Psoriasis is a chronic skin disease that affects millions of people worldwide causing uncomfortable and itchy scaly patches primarily on the knees, elbows, and scalp. This condition can be painful, disrupt sleep patterns, and hinder concentration. The National Psoriasis Foundation states that Psoriasis affects approximately 125 million people worldwide*.
Psoriasis can manifest with both systemic and localised symptoms. Diagnosis is primarily based on patient history, clinical signs, and symptoms which healthcare providers carefully assess to identify and manage the condition effectively.
MAC Clinical Research Physician, Dr Tosin Idowu, states ‘In rare cases, Patients may experience malaise, fever, tachycardia, and joint pain. The localised symptoms include itching, soreness, and the appearance of white or silvery patches which may vary in colour based on the individual’s skin tone. The condition tends to go through cycles, flaring up for a few weeks or months then subsiding again.’
Psoriasis is a prevalent and challenging skin condition that impacts the lives of millions of people. Healthcare professionals categorise treatments into three main categories:
- Topical Treatments: These involve the application of creams and ointments directly to the affected skin. Topical medications help to reduce inflammation, itching, and scaling offering localised relief to patients.
- Phototherapy: In phototherapy the patient’s skin is exposed to specific types of ultraviolet light. This treatment has shown promising results in managing Psoriasis by slowing down skin cell growth and reducing inflammation.
- Systemic Treatments: Oral and injected medications work throughout the entire body to control the immune response that triggers Psoriasis. These systemic medications are typically prescribed for more severe cases of the condition.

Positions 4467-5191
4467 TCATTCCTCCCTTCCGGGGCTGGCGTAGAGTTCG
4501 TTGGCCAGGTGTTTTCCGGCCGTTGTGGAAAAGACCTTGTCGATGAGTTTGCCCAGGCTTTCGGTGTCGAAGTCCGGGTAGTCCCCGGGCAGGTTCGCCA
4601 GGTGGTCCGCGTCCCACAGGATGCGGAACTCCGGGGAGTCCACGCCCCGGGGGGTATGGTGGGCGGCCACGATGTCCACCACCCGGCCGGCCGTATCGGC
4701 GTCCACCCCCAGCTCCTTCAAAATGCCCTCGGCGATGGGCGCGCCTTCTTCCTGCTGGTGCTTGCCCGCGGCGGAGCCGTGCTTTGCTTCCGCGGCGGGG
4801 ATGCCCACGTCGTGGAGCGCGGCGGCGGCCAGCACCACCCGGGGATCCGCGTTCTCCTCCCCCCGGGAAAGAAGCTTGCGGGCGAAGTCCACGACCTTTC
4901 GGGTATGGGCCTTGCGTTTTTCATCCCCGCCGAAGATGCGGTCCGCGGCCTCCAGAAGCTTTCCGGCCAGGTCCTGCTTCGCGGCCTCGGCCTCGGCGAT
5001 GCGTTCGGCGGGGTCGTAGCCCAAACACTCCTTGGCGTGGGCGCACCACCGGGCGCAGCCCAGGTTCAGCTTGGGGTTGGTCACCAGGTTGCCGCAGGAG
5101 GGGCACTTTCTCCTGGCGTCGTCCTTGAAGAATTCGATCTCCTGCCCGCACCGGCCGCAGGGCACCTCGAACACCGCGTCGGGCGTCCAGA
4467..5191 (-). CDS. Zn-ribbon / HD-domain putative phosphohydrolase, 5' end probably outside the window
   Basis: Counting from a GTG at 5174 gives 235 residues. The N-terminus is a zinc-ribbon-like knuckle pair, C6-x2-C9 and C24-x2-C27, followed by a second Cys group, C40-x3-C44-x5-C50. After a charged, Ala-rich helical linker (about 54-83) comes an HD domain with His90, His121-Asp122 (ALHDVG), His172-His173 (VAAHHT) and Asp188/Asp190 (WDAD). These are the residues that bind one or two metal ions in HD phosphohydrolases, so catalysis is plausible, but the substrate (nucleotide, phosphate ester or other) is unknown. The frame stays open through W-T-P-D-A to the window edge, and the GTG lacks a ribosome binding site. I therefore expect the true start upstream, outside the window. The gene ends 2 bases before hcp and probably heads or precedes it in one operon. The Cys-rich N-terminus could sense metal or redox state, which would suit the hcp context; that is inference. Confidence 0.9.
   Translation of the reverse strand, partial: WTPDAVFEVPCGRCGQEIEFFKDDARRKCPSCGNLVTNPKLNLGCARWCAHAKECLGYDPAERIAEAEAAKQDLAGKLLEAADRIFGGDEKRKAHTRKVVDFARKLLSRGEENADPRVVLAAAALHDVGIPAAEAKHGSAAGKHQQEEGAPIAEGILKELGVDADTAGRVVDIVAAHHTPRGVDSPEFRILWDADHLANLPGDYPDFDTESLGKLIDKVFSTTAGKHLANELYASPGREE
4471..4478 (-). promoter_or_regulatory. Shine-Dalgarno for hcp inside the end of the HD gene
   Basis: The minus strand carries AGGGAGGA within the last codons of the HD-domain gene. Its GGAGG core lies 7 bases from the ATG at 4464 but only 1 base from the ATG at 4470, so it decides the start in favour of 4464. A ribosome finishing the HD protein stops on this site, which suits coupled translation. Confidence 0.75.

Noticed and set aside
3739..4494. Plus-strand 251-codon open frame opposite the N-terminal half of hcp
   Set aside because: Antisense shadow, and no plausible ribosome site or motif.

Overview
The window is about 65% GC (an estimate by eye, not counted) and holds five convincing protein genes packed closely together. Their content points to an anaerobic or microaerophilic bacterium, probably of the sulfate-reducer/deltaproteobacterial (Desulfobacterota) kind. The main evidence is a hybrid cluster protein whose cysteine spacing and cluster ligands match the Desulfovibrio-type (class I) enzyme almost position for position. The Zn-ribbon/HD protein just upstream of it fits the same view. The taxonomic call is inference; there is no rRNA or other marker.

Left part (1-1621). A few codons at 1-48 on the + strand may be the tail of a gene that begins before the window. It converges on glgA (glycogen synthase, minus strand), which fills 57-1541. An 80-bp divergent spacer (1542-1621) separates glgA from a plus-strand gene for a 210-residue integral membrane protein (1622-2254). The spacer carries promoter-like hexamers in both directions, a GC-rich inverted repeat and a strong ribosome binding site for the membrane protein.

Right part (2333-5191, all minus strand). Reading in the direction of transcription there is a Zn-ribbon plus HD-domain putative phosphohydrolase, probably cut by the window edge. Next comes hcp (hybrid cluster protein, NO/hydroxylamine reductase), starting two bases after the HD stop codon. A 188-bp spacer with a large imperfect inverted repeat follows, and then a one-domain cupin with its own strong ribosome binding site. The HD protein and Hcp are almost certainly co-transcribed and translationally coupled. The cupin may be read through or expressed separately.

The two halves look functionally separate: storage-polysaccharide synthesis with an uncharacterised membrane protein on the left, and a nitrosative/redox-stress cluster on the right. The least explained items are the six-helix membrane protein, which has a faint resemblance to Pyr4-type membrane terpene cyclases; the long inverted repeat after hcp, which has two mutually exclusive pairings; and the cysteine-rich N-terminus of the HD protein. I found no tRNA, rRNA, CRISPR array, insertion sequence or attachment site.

Various factors are associated with the onset or worsening of Psoriasis such as infections, drug-related issues (including corticosteroid withdrawal), exposure to ultraviolet light, trauma, hormonal changes, stress, smoking, and alcohol consumption. Psoriasis may also be linked to other conditions like psoriatic arthritis, metabolic syndrome, inflammatory bowel disease (specifically Crohn’s disease), anxiety, and depression.
The National Institute for Health and Care Excellence (NICE) guidelines emphasize lifestyle modifications to complement medical treatments. These include weight management for those who are overweight or obese, smoking cessation, and moderation of alcohol consumption.
Mental health plays a crucial role in managing Psoriasis as many patients can experience low self-esteem due to the condition’s impact on their appearance. Dr. Tolu Alalade, a clinical research physician at MAC, highlights the importance of mental health review and making lifestyle changes, such as adopting a healthy diet and regular exercise, to alleviate stress and improve Psoriasis symptoms.
Dr Alalade notes that advancing treatments can also bring hope to those who are suffering. ‘The good news is there is ongoing research to find treatment options for Psoriasis. MAC has extensive experience in dermatology with key experts across the business demonstrating our commitment to dermatological research and the importance of finding ways to manage conditions like Psoriasis to improve quality of life.’
According to Clincialtrials.gov, there are currently 369 active studies relating to Psoriasis**. Over the past 3 years, MAC has conducted 19 studies in dermatology with 5 of those specific to Psoriasis. We have dermatology experts within our organisation and highly experienced medical and clinical teams.
The dermatology studies we conduct deliver outstanding results, for more information on our experience in this area, view our fact sheet here.
Contact us if you’d like to find out how we can support you with your study needs.